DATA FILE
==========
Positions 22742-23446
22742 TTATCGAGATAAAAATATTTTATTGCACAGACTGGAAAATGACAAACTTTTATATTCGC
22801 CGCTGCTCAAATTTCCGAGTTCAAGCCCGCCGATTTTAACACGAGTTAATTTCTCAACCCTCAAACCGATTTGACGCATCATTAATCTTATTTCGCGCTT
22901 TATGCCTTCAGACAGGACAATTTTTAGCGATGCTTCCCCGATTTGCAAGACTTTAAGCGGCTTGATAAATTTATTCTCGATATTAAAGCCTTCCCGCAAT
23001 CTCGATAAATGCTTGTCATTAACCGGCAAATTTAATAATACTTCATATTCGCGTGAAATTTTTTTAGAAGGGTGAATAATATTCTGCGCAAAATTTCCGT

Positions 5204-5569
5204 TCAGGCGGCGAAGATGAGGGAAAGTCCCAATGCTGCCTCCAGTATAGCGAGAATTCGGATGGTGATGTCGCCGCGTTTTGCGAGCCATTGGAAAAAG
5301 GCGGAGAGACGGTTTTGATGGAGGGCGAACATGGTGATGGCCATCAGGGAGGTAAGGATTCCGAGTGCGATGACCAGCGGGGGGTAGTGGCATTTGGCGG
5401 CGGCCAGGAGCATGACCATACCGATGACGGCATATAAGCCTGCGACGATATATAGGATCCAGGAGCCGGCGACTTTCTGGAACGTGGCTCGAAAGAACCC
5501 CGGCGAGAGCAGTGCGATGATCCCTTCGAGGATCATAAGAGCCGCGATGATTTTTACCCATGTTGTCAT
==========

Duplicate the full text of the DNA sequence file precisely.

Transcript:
Positions 22742-23446
22742 TTATCGAGATAAAAATATTTTATTGCACAGACTGGAAAATGACAAACTTTTATATTCGC
22801 CGCTGCTCAAATTTCCGAGTTCAAGCCCGCCGATTTTAACACGAGTTAATTTCTCAACCCTCAAACCGATTTGACGCATCATTAATCTTATTTCGCGCTT
22901 TATGCCTTCAGACAGGACAATTTTTAGCGATGCTTCCCCGATTTGCAAGACTTTAAGCGGCTTGATAAATTTATTCTCGATATTAAAGCCTTCCCGCAAT
23001 CTCGATAAATGCTTGTCATTAACCGGCAAATTTAATAATACTTCATATTCGCGTGAAATTTTTTTAGAAGGGTGAATAATATTCTGCGCAAAATTTCCGT

Positions 5204-5569
5204 TCAGGCGGCGAAGATGAGGGAAAGTCCCAATGCTGCCTCCAGTATAGCGAGAATTCGGATGGTGATGTCGCCGCGTTTTGCGAGCCATTGGAAAAAG
5301 GCGGAGAGACGGTTTTGATGGAGGGCGAACATGGTGATGGCCATCAGGGAGGTAAGGATTCCGAGTGCGATGACCAGCGGGGGGTAGTGGCATTTGGCGG
5401 CGGCCAGGAGCATGACCATACCGATGACGGCATATAAGCCTGCGACGATATATAGGATCCAGGAGCCGGCGACTTTCTGGAACGTGGCTCGAAAGAACCC
5501 CGGCGAGAGCAGTGCGATGATCCCTTCGAGGATCATAAGAGCCGCGATGATTTTTACCCATGTTGTCAT